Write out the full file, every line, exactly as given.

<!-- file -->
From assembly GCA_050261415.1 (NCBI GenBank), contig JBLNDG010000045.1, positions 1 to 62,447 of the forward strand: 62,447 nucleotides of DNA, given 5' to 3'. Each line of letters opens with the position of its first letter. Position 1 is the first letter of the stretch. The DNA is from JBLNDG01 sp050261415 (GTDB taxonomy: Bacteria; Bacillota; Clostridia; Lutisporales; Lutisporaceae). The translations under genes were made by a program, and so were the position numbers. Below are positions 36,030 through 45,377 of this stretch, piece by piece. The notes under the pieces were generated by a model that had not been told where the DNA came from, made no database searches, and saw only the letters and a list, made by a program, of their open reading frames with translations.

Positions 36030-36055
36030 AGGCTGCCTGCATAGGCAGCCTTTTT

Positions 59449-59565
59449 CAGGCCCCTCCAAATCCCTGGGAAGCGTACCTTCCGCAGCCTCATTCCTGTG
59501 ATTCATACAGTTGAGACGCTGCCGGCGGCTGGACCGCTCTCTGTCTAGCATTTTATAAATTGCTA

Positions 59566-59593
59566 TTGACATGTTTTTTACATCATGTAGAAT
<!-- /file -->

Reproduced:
From assembly GCA_050261415.1 (NCBI GenBank), contig JBLNDG010000045.1, positions 1 to 62,447 of the forward strand: 62,447 nucleotides of DNA, given 5' to 3'. Each line of letters opens with the position of its first letter. Position 1 is the first letter of the stretch. The DNA is from JBLNDG01 sp050261415 (GTDB taxonomy: Bacteria; Bacillota; Clostridia; Lutisporales; Lutisporaceae). The translations under genes were made by a program, and so were the position numbers. Below are positions 36,030 through 45,377 of this stretch, piece by piece. The notes under the pieces were generated by a model that had not been told where the DNA came from, made no database searches, and saw only the letters and a list, made by a program, of their open reading frames with translations.

Positions 36030-36055
36030 AGGCTGCCTGCATAGGCAGCCTTTTT

Positions 59449-59565
59449 CAGGCCCCTCCAAATCCCTGGGAAGCGTACCTTCCGCAGCCTCATTCCTGTG
59501 ATTCATACAGTTGAGACGCTGCCGGCGGCTGGACCGCTCTCTGTCTAGCATTTTATAAATTGCTA

Positions 59566-59593
59566 TTGACATGTTTTTTACATCATGTAGAAT